|Publication number||US4026088 A|
|Application number||US 05/715,828|
|Publication date||May 31, 1977|
|Filing date||Aug 19, 1976|
|Priority date||Aug 20, 1975|
|Publication number||05715828, 715828, US 4026088 A, US 4026088A, US-A-4026088, US4026088 A, US4026088A|
|Original Assignee||Hori Glass Co., Ltd.|
|Export Citation||BiBTeX, EndNote, RefMan|
|Patent Citations (8), Referenced by (28), Classifications (9)|
|External Links: USPTO, USPTO Assignment, Espacenet|
The invention relates to a window pane holder for vehicles, and more particularly, to a window pane holder for retaining the bottom end of a window pane slidably mounted in a sash on a door of a vehicle and connected with an elevating unit for lifting and lowering the window pane.
In known holders of this kind, a relatively tight engagement is maintained between the window pane and the sash, and this causes a tension of an appreciable magnitude to be exerted by one of the cooperating members upon the other when lowering the window pane. As a consequence, the holder must have a firm grip on the window pane. A conventional holder comprise a frame which is pressed from a metal sheet of a length commensurate with the width of the window pane into a channel-shaped cross section having a slot width or lateral separation which is substantially equal to the thickness of the window pane. One of the sidewalls of the frame has a pair of legs welded thereto at its axial ends for connection with an elevating unit. When mounting the window pane in the frame, the frame portion defining the slot is lined with a rubber sheet before the pane is forcibly fitted into the slot, thus retaining it in place under the inward resilience of the rubber lining. Soapsuds or other drying lubricant must be applied to either the inner surface of the lining or the lower margin of the pane when fitting the latter in order to assure a smooth sliding therebetween.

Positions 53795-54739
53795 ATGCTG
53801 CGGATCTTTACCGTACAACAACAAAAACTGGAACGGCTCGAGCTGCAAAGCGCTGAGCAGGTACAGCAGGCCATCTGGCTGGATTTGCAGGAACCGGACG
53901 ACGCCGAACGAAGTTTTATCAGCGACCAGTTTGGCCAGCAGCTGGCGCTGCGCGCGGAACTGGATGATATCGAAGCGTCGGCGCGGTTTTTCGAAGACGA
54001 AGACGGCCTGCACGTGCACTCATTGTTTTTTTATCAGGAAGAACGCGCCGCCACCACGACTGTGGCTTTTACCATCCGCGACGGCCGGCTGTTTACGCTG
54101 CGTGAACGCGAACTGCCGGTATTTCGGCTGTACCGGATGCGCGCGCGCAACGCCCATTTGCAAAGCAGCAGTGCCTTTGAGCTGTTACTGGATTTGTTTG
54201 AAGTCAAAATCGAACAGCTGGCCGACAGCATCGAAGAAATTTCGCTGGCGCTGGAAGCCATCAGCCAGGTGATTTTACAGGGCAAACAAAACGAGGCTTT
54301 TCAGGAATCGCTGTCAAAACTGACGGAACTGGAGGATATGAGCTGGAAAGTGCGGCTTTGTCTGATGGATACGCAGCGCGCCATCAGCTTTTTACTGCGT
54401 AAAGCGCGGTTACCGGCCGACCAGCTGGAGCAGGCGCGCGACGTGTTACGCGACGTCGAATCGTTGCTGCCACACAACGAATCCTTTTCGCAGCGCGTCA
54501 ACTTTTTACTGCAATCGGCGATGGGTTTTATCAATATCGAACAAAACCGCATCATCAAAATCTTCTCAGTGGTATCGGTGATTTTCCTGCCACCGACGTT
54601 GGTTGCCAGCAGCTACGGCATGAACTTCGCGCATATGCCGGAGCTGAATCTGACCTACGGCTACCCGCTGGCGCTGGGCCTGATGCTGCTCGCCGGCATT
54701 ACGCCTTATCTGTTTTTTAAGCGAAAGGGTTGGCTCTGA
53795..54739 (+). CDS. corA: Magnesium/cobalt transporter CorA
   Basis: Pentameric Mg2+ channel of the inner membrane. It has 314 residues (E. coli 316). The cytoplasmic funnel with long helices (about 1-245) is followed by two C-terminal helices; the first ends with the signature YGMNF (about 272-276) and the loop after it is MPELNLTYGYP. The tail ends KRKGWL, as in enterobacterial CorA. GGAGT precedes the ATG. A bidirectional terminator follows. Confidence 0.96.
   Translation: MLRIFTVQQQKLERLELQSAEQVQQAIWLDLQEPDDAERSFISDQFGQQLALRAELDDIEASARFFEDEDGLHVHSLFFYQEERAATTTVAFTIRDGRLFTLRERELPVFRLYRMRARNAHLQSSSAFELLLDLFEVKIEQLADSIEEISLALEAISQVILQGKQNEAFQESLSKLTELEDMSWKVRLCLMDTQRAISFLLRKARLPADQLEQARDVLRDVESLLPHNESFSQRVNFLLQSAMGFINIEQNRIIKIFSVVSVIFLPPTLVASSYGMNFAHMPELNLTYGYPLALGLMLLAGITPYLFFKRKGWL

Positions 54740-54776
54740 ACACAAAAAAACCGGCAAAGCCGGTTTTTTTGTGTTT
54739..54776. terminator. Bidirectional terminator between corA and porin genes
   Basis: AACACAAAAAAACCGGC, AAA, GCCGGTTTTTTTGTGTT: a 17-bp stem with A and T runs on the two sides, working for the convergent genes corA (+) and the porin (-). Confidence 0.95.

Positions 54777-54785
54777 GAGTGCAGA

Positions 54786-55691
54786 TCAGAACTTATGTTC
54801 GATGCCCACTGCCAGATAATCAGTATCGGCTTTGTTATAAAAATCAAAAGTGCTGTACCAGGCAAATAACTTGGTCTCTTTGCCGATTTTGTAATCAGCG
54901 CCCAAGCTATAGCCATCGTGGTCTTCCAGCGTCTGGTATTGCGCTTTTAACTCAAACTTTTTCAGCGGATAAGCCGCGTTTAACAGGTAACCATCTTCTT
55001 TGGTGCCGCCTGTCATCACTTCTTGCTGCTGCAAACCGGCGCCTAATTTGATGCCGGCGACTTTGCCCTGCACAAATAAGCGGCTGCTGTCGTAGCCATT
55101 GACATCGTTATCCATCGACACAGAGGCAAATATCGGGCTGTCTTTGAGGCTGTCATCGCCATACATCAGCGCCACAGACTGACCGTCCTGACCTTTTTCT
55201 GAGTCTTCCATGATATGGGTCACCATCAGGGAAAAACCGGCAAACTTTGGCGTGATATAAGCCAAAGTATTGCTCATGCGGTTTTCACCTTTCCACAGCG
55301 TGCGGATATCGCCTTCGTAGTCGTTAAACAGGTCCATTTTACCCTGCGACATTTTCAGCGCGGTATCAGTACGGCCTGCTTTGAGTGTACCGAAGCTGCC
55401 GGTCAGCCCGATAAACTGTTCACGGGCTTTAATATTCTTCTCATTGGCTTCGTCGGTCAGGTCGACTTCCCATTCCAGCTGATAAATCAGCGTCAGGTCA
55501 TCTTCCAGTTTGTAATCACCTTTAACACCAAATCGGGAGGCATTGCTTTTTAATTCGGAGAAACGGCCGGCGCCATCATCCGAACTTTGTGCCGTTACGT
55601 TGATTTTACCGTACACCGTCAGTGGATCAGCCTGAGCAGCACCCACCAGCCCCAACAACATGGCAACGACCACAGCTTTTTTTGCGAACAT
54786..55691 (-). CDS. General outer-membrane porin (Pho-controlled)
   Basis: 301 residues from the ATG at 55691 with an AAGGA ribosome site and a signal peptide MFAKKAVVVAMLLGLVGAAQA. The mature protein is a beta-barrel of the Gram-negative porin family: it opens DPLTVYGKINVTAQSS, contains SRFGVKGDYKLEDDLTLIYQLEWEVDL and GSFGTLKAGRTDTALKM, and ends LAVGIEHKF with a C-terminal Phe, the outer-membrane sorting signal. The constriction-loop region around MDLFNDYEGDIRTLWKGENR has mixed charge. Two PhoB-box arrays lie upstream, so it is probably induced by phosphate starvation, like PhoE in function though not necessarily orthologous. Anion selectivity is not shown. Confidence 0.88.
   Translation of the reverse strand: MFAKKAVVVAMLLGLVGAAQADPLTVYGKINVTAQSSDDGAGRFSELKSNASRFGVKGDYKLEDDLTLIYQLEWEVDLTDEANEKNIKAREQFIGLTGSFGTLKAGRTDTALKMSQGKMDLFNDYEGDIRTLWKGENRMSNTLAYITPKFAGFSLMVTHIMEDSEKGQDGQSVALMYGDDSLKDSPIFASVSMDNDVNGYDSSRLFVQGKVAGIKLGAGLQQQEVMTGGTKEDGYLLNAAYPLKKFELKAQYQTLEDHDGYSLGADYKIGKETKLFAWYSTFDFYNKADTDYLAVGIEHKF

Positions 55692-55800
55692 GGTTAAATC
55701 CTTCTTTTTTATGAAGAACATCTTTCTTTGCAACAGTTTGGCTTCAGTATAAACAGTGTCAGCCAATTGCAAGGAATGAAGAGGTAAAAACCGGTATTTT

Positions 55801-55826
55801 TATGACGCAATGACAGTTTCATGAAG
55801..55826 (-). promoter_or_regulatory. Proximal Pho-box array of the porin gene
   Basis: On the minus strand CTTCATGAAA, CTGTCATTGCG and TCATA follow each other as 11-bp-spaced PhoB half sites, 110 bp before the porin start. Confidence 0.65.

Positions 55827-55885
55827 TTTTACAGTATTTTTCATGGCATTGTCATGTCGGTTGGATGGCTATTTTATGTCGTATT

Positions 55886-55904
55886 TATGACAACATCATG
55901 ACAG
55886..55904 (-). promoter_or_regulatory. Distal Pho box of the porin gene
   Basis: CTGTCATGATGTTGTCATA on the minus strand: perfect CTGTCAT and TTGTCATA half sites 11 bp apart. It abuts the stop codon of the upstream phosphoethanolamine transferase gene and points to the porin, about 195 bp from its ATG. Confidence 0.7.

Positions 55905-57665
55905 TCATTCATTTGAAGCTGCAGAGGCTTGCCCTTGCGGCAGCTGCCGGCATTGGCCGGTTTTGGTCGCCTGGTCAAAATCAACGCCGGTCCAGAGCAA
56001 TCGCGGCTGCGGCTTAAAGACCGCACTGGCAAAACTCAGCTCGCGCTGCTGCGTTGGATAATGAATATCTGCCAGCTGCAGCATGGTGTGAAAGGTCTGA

When these conventional holders are used, any distortion in the frame may result in a failure to provide a tight fit into the holder or a disengagement of the pane therefrom inasmuch as the pane is held in place by utilizing the resilience of the frame over its entire length, and indeed the frame is often susceptible to such deformation because of its increased length extending along substantially the full length of the window pane. In addition, the number of manufacturing steps required for the described holder construction disadvantageously increases the overall cost.
It is an object of the invention to provide a window pane holder for vehicles which is capable of firmly retaining a window pane.
It is another object of the invention to provide a window pane holder which can be easily and inexpensively manufactured in simple manufacturing steps.
In accordance with the invention, the holder comprises a framework molded from a hard synthetic resin in a known manner so as to have a pair of opposite sidewalls defining therebetween a slot for receiving the bottom end of a window pane and a bottom, and an extension downwardly depending from substantially the middle of one of the sidewalls and having substantially T-shaped configuration in front view. When mounting a window pane of standard size for automobile use, a pair of such holders are attached to the bottom end thereof at spaced points. Each holder is arranged such that the window pane is adhesively retained within the slot formed between the pair of sidewalls while avoiding the use of the rubber lining. At this end, the inner surface of the opposite sidewalls of each holder is formed with ribs thereon adjacent to their opposite ends, the ribs enabling an adhesive to be introduced into the slot and preventing it from being extruded to the exterior. The ribs have their surface maintained in contact with the pane so as to hold it in a frictional manner, and also serve reinforcing the sidewalls in order to avoid any distortion thereof. Additional ribs of similar construction may be provided on the sidewalls in the intermediate region of the slot. A number of small protuberances may also be formed on the sidewalls in the intermediate region of the slot in order to improve the adhesion between the pane and the sidewalls.